My article in today’s Daily Mail (original as image below).
THE THRILLS OF SEVILLE
By Alexander Fiske-Harrison
Flamenco is just one way to enjoy the wild spirit of this elegant Spanish city
SEVILLE’S motto is “she has not deserted me”. In the 13th century the city rose in favour of King Alfonso the Wise against a rebellious son.
Nowadays, it’s the tourists who do not desert her. From the Gothic splendours of the cathedral to the alleys of the old Jewish Quarter, it is a place to wander and wonder.
AS THE birthplace of Roman Emperors, Trajan and his wall-building successor Hadrian, Seville’s classical origins are apparent. There are magnificent ruins, including at 25,000-seat amphitheatre, at nearby Italica.
By the 16th century Seville was at the heart of Spain’s Golden Age, due to its exclusive Royal license for all trade with the newly discovered Americas.
Notorious fictional knight, Don Quixote de la Mancha, was born here in 1597 while his creator was in prison in the Royal Jail of Seville. The country’s greatest painter Diego Velázquez was born here two years later.
SPIRIT OF SEVILLE
SEVILLE centres around its river, the Guadalquivír, and the cathedral. In the old gipsy quarter of Triana, they claim to have invented not just flamenco but the guitar. You’ll find impromptu performances in bars, most notably the singers at Bar Rejoneo on calle Betís.
Flamenco dancing is harder to find and even aficionados make do with tablao shows, of which the best is at Los Gallos in the Plaza de Santa Cruz.
On the east side of the river is the María Luisa Park, with its converted palaces and cooling fountains. The highpoint is the glorious Plaza de España, backdrop to movies from Lawrence of Arabia to Star Wars.
Seville’s cathedral, the largest on Earth, is a Gothic wonder. Once a Roman temple, and then a Mosque, it is best described by those who made it. “So beautiful and so grandiose that those that see our work will think us mad.” It also houses the tomb of Christopher Colombus.
The four great palaces of Seville – Palacio de las Duenas, Casa Pilatos, Hospital de la Caridad and Casa Salinas – offer a discounted ‘passport’ to all, with an elegant Sevillian walking route of a mile and a half mapped between them. This gives you access to a score of grand salons containing over 2,000 works of art from Murillo to Goya, ten gardens, mosaics from the 2nd century BC on and Seville’s architecture from the Golden Age of the 16th Century to fading grandeur of the 19th (casaspalacio.com).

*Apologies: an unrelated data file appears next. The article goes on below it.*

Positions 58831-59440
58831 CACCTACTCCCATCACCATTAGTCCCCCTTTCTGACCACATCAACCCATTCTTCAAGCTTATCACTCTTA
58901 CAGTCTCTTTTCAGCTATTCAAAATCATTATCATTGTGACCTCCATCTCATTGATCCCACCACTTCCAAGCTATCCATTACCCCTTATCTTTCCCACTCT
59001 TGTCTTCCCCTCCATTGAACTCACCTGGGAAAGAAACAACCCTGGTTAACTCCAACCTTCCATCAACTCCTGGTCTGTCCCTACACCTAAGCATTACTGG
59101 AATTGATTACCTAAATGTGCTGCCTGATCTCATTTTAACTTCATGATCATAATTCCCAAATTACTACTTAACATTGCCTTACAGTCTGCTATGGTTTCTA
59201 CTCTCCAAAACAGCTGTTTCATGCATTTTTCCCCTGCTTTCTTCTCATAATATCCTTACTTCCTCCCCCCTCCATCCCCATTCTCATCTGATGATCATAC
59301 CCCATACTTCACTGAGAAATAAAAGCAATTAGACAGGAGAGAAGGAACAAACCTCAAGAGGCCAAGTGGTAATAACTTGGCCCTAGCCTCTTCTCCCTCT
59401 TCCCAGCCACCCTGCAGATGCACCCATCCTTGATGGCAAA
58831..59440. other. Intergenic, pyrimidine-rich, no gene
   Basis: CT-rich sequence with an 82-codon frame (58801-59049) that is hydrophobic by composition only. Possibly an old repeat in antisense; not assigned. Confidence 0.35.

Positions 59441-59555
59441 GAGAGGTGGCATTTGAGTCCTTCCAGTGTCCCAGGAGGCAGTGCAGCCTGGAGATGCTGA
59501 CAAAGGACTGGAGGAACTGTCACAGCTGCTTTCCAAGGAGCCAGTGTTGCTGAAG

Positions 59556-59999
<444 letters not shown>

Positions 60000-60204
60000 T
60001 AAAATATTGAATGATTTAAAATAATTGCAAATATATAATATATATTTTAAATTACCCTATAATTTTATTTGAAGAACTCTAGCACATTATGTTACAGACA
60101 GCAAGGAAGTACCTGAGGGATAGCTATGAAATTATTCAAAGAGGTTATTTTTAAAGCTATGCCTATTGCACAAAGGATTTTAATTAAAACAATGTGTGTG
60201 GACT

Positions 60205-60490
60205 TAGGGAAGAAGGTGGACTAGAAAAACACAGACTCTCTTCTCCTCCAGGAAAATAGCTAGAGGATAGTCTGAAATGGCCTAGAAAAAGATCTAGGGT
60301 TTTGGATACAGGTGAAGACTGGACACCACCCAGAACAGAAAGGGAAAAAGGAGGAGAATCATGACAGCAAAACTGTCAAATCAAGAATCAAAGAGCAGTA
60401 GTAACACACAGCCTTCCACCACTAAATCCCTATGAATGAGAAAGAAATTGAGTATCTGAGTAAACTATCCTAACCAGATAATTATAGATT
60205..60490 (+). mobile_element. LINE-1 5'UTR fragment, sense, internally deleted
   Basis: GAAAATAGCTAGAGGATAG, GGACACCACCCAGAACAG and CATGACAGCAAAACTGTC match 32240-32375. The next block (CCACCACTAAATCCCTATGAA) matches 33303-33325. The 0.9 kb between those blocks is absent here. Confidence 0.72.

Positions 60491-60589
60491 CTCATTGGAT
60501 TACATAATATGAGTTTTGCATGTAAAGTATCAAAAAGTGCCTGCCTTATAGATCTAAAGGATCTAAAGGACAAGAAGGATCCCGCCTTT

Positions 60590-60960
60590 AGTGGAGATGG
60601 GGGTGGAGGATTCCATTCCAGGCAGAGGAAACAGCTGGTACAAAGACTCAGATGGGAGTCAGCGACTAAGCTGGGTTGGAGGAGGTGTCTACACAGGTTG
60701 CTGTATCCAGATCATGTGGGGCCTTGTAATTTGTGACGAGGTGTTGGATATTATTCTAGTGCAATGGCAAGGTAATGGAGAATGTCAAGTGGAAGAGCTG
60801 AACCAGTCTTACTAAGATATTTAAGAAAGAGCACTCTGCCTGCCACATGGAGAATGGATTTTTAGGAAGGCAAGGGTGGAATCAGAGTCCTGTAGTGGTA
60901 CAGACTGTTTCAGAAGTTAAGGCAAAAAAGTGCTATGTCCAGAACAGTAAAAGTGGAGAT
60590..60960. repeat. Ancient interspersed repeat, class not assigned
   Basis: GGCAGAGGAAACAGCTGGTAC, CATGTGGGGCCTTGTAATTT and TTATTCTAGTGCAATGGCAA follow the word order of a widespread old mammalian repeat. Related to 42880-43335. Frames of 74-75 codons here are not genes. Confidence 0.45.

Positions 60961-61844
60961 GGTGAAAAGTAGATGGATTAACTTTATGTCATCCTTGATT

Riding Andalusia, based five minutes from Seville airport, offers everything equestrian, from horseback day trips in Seville’s countryside, to scheduled or custom-tailored week-long treks across Andalusia’s most beautiful landscapes, including polo. They cater to riders of all abilities, including learners. ridingandalusia.com.
Booking is now open for next year, and in the meantime, they offer the same service – with even more polo – in Buenos Aires, Argentina. See sevillepolo.com for details.
The first glass of the day is best taken at Casa Matías, on calle Arfe in El Arenal, where Matías himself still sings. Around the corner is Casa Morales on García de Vinuesa, for the local beer Cruzcampo, a chilled dry manzanilla sherry or a Rioja cooled to cellar temperature.
Their speciality is lomo al jerez – pork loin on toast with truffle oil. The best jamón ibérico is up at Las Teresas on calle Santa Teresa in Barrio Santa Cruz.
HOW TO DO IT
The palatial Neo-Moorish Alfonso XIII hotel, opened in 1929, is set in pretty gardens between the river and the 18th-century Royal Tobacco factory, famous as the setting for Bizet’s Carmen and now the main building of the University of Seville. Rooms from £262, hotel-alfonsoxiii-seville.com.
While boutique Corral del Rey in the Barrio Alfalfa is more informal and central. It’s a fitting urban counterpart to their rural retreat, Hacienda San Rafael, a 45 minute drive south. Rooms from £154, corraldelrey.com.
And my old favourite, Hotel Las Casa de la Judería, a labyrinth of connected historic houses in the ancient Jewish Quarter of the city. Rooms from £120, lascasasdelajuderiasevilla.com.
Easyjet (easyjet.com, 0330 365 5000) flies from Gatwick to Seville from £99 return. Book for spring or autumn; the city empties to the coast during the formidable summer heat.
P.S. Speaking of things Spanish, if you are at a loose end in London tomorrow evening, at BAFTA is the UK premiere of the film 100 Days of Solitude, a visually stunning celebration of the wilderness of Asturias which pushes us to reconsider our relationship with nature and our place in it. Present will be director and star of the film, José Díaz, and producer (and TENT – The European Nature Trust – ambassador) José María Morales.
All proceeds from the event will be donated to Fundación Oso Pardo, to further their work to protect and restore the brown bear population and habitat in Asturias. Final tickets are available here.